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What to watch for on 'Monday Night Football'

Monday Night Football has plenty to live up to.

There have already been four games decided by one point in Week 1, the most in NFL history for a Kickoff Weekend. Sunday brought football back to the masses with a cool blast of wall-to-wall drama, as all but three showdowns were decided by a touchdown or less.

The adventure continues this evening with back-to-back tilts on national television. We've returned to that beautiful period where our weekends and workdays are dotted with NFL theater and glory as we mine our way toward Super Bowl LI.

Here's what we'll be watching for on Monday night:

Los Angeles Rams at San Francisco 49ers

  1. Not exactly a magical matchup on paper, fans of football history won't ignore how significant this game really is. It's been 7,934 days -- all the way back to Christmas Eve 1994 -- since the Rams last suited up as a Los Angeles-based franchise. The move west doesn't come without its difficulties, though, as the Rams will travel more miles this season (35,952) than any other club in the league, per NFL Research. The Rams also play four of their first six games on the road, so a fast start against the Niners is in order.

As we noted on last week's Around The NFL Podcast, it's hard to find two teams who endured more depressing preseasons. Chip Kelly's once-ballyhooed offense looked entirely mundane in August, with starting quarterback Blaine Gabbert suffering amid the NFL's thinnest collection of skill-position players. For the Rams, no matter how they paint it, watching No. 1 overall pick Jared Goff struggle under center and plummet down the depth chart is highly disappointing for a team that sold the farm for the ex-Cal star. That's especially true after watching No. 2 pick Carson Wentz miss three preseason games only to guide the Eagles to a well-played win in Week 1.

  1. With Goff out of the picture, the Rams will lean on Case Keenum at quarterback. Entrenched in a game-manager role, he's hardly the centerpiece of this attack, not with star running back Todd Gurley in the mix. Look for the second-year workhorse to be unleashed against a Niners defense that spent way too much time on the field in the preseason. San Francisco will counter with two massive defensive ends -- 6-foot-7, 292-pound Arik Armstead and 6-foot-7, 300-pound rookie DeForest Buckner -- at the point of attack. Gurley, of course, led all rookies and finished third in the league in rushing yards last season despite missing three games. It's worth noting that his production tailed off down the stretch: After rushing for 141.5 yards per tilt at 6.4 yards per carry over his first four starts, Gurley averaged just 66.4 yards at 3.9 yards per rush over his final eight games. We expect him to see 20-plus carries on Monday night against a defense that stacks the box.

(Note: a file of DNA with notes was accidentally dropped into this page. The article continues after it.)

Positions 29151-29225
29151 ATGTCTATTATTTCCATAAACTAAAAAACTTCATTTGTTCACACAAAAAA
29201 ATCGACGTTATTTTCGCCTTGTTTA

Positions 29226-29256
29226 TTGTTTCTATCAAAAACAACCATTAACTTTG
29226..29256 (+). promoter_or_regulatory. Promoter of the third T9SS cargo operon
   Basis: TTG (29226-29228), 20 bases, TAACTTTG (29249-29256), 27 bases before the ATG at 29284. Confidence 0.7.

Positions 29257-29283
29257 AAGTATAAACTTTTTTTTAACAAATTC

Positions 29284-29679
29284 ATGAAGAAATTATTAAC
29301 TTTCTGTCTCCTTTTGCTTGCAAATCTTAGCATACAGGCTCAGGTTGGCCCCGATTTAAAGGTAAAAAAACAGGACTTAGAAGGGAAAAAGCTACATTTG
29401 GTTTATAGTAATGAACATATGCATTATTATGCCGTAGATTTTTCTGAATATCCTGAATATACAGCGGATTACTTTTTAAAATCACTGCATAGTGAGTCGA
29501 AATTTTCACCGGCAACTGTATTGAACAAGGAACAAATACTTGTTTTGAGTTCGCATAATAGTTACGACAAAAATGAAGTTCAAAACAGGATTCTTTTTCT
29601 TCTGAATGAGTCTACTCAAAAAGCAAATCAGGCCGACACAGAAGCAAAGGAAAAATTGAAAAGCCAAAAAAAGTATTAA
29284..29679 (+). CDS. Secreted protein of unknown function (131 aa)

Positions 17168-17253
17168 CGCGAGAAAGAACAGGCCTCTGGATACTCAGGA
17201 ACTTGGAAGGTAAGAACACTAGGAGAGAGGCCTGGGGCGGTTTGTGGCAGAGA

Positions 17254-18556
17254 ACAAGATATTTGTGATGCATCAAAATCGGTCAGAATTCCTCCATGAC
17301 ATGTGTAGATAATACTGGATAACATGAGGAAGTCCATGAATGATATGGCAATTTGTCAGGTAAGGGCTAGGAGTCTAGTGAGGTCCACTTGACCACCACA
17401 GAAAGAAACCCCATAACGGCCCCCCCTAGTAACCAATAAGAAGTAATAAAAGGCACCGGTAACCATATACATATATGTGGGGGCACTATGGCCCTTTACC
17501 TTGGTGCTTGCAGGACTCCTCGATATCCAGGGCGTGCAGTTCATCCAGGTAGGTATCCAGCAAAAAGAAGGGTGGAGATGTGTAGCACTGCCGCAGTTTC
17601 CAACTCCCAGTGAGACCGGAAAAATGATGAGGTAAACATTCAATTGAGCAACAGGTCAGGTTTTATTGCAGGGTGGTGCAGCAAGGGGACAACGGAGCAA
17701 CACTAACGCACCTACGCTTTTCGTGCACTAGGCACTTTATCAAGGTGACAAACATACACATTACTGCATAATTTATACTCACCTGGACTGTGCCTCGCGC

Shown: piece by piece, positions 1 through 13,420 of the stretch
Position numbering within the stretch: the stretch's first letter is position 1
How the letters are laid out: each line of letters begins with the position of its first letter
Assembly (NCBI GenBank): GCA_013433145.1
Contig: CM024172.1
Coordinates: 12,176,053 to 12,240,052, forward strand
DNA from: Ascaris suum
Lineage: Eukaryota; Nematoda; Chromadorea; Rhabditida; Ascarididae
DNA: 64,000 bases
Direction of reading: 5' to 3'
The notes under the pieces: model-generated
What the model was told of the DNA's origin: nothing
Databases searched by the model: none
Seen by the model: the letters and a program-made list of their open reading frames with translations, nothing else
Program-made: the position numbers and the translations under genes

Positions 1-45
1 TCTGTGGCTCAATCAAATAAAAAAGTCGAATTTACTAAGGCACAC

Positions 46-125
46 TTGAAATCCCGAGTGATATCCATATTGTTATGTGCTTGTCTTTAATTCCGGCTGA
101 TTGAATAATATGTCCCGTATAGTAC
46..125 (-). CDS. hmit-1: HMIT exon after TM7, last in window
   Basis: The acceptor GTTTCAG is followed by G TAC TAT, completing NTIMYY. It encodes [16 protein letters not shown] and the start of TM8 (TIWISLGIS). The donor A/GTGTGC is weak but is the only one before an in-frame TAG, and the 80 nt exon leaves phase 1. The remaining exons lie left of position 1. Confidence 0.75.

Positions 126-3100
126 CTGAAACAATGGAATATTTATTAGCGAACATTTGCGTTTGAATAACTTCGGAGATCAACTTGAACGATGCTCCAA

1. Kelly walked into a rough situation with the Niners. A shadow of the talented team Jim Harbaugh took to Super Bowl XLVII, San Francisco's roster has been savaged by retirements, defections and underwhelming fill-ins. Gabbert played admirably for stretches last season, but hardly "won" the job this August. He simply looms as the "safer" choice today over Kaepernick, who spent the offseason in post-surgery rehab mode and failed to show much of anything until the team's final preseason game. The cupboard is bare around Gabbert after pass-catcher Bruce Ellington was lost for the year. Receiver Torrey Smith still operates as a deep threat, but Quinton Patton and Jeremy Kerley -- the next two in line -- are hardly the kind of players who keep opposing coaches up at night. The bright spot in camp was Vance McDonald, the fourth-year tight end who looks to be in the best shape of his career and set up for a possible breakout season.